Diplomatic Briefing

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Archive for Asia

Newsline: China claims no ‘clue’ of sonic attack on U.S. consulate

Chinese officials say they’ve probed reports of an American government employee experiencing mysterious sensations from sound and pressure at a U.S. diplomatic facility in China but found nothing to back up the claim. “China has carried out an investigation seriously and given an initial feedback to the U.S.,” said Chinese foreign ministry spokesman Lu Kang. “We have found no reason or clue for what was reported by the U.S.” Mr. Kang made the comments at a press conference in Beijing after U.S. officials revealed that an employee at the U.S. consulate in Guangzhou, China, had experienced the abnormal sensations. Secretary of State Mike Pompeo raised eyebrows Wednesday, when he told lawmakers in Washington that the sensations reported were “very similar and entirely consistent” with symptoms felt by American diplomats sickened last year in Cuba by what many believe was a sonic or electromagnetic wave attack on the U.S. Embassy there. The incident in Havana has remained a mystery over the past year, with some analysts also speculating the diplomats may have fallen ill from exposure to waves emitting from a malfunctioned foreign listening or spying device.



Newsline: US diplomat in China shows symptoms of ‘mild’ brain injury

A US government employee in southern China has shown signs of a “mild traumatic brain injury” after reporting abnormal sounds and air pressure in a case that recalls the mystery illness that hit American diplomats serving in Cuba. In an emailed notice to American citizens in China on Wednesday, the State Department said it was not currently known what had caused the symptoms in the staff member, who is based in the US consulate in Guangzhou. “A US government employee in China recently reported subtle and vague, but abnormal, sensations of sound and pressure,” the notice said. “The US government is taking these reports seriously and has informed its official staff in China of this event.” Jinnie Lee, a spokeswoman for the US Embassy in Beijing, said that between late 2017 and April 2018, a US government employee assigned to Guangzhou reported a variety of physical symptoms. “The employee was sent to the US for further evaluation,” Lee said. “On May 18, 2018 the embassy learned that the clinical findings of this evaluation matched mild traumatic brain injury. “The US State Department is taking the incident very seriously and working to determine the cause and impact of the incident.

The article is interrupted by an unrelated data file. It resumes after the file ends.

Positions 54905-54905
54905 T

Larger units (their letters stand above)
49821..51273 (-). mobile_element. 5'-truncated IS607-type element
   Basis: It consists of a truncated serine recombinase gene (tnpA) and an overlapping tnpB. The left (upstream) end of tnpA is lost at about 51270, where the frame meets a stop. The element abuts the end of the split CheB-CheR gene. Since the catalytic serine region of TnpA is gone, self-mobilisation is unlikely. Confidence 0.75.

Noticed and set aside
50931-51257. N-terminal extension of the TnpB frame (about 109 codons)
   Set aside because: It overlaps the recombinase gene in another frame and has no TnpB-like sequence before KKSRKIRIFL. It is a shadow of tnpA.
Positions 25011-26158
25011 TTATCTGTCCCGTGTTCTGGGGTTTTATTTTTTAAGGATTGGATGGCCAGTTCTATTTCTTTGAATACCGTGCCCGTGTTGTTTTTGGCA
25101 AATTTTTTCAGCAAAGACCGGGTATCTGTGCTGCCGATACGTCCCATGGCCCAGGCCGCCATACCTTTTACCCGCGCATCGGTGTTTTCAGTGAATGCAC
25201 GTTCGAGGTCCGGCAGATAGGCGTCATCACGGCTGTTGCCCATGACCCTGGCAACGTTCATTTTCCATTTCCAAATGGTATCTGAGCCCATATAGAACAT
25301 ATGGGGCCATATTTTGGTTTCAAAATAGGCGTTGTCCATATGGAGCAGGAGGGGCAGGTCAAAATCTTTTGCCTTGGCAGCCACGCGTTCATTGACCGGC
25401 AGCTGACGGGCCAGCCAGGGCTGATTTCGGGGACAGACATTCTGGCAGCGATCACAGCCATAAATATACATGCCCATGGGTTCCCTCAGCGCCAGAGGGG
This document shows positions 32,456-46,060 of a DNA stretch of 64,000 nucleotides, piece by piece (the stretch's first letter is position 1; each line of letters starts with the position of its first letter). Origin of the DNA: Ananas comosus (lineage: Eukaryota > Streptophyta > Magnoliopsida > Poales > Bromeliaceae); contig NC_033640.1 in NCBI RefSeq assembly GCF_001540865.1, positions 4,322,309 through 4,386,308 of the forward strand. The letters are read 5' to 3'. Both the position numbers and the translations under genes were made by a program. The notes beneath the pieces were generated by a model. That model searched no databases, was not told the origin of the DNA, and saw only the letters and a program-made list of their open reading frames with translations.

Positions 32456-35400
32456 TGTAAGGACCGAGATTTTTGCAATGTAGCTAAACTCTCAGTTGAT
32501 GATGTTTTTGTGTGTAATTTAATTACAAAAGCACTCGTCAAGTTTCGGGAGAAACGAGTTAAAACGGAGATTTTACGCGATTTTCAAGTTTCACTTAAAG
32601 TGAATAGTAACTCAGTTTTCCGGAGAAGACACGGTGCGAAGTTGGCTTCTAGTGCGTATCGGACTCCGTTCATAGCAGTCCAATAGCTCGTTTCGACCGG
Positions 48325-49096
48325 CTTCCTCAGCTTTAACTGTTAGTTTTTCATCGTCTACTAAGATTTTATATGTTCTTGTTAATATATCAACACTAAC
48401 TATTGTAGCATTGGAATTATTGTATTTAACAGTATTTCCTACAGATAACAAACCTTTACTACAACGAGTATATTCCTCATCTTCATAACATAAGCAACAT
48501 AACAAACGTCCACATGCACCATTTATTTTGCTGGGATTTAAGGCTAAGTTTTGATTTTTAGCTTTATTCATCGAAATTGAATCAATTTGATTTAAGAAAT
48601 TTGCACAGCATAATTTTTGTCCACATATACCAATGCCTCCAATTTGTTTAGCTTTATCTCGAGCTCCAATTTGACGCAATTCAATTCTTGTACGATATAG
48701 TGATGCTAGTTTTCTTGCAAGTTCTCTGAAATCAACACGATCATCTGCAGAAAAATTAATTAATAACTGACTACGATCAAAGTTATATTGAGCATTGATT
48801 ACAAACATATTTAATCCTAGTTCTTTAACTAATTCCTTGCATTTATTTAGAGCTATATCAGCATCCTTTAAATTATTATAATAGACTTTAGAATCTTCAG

Newsline: Top Philippine diplomat in Hong Kong backs calls to raise minimum wage of city’s domestic helpers

The Philippines’ top diplomat in Hong Kong has called on the city’s government to raise the minimum monthly wage for domestic helpers amid rising costs of living, with workers asking for a pay rise of 25 per cent to HK$5,500 (US$700) to prevent an exodus to mainland China. Their demands were prompted by Manila’s labour minister Silvestre Bello telling Dubai newspaper Gulf News that Beijing wanted Filipino domestic helpers, cooks, carers, musicians and nurses to work in China, with helpers conceding they would jump ship to the mainland if wages were higher than the current HK$4,410 a month. Bello made the remarks after officials from China and the Philippines last month signed a memorandum of understanding on the employment of Filipinos to teach English in China. Philippine consul general in Hong Kong Antonio Morales said: “[The monthly minimum wage] has to be adjusted to reflect the rising costs of living, the higher inflation rate and the like.” He declined to state a specific figure, but added he hoped Hong Kong officials would come up with a “reasonable” level. About half of Hong Kong’s 370,000 foreign domestic helpers are Filipinos and the numbers are likely to rise as the city needs more carers for its ageing population.